Lymphomas are cancers originating from the lymphatic cells of the immune system, typically seen as solid tumours. The lymphatic system is part of the body’s immune system and helps fight infections and other diseases. Because lymphatic tissue is found in many parts of the body, lymphomas can start almost anywhere. In 1832, Thomas Hodgkin, a British pathologist published the first description of lymphoma, a specific form which is named after him as ‘Hodgkin Lymphoma’. Since then many other forms of lymphoma have been described, all grouped under a single label ‘non-Hodgkin lymphoma’. However, the latest lymphoma classification by the WHO (2008) considers the ancient arrangement obsolete because the different lymphomas grouped under NHL have very little in common with each other. Hence the NHL label is slowly being abandoned considering its minimal relevance.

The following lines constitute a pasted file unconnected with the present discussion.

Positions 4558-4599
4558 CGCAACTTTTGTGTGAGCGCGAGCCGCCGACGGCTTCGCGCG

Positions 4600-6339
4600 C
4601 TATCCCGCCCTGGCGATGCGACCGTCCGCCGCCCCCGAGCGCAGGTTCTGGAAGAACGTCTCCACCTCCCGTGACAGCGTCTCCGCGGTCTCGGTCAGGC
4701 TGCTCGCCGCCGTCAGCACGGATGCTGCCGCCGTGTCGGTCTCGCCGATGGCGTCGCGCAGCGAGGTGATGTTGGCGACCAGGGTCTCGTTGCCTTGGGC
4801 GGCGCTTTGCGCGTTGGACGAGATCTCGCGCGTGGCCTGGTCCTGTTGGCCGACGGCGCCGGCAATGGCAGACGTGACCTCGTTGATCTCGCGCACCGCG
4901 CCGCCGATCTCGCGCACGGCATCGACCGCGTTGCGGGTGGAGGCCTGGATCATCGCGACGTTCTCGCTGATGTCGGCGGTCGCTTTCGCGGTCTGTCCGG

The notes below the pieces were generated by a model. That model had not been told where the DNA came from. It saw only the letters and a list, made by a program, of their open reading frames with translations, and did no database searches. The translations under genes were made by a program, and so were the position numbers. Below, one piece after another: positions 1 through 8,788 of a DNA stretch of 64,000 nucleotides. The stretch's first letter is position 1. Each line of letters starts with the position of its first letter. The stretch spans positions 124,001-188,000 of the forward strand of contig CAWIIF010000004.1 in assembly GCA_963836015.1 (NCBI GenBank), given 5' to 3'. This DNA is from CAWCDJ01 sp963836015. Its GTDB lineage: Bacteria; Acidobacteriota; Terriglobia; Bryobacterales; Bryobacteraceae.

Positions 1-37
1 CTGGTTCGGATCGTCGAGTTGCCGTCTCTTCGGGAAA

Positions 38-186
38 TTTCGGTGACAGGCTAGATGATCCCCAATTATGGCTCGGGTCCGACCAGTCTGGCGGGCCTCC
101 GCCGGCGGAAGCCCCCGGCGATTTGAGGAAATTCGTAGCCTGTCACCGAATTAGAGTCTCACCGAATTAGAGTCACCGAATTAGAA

Causes and Risk Factors
The cause of this cancer is unknown for most patients. However, lymphomas may develop in people with a weakened immune system such as in organ transplant patients on immuno suppressive drugs or HIV infection. Certain viruses such as HTLV-1 (Human T Cell Leukemia/ Lymphoma Virus), hepatitis C, and Epstein-Barr virus seem to directly affect the DNA of the lymphocytes and help transform them into cancer cells.
Helicobacter pylori, a type of bacteria known to precipitate stomach ulcers causes chronic immune system stimulation and has been associated with Mucosa Associated Lymphoid Tissue (MALT) lymphoma of the stomach. Although NHL can affect all age groups, the chance of developing this disease increases with age.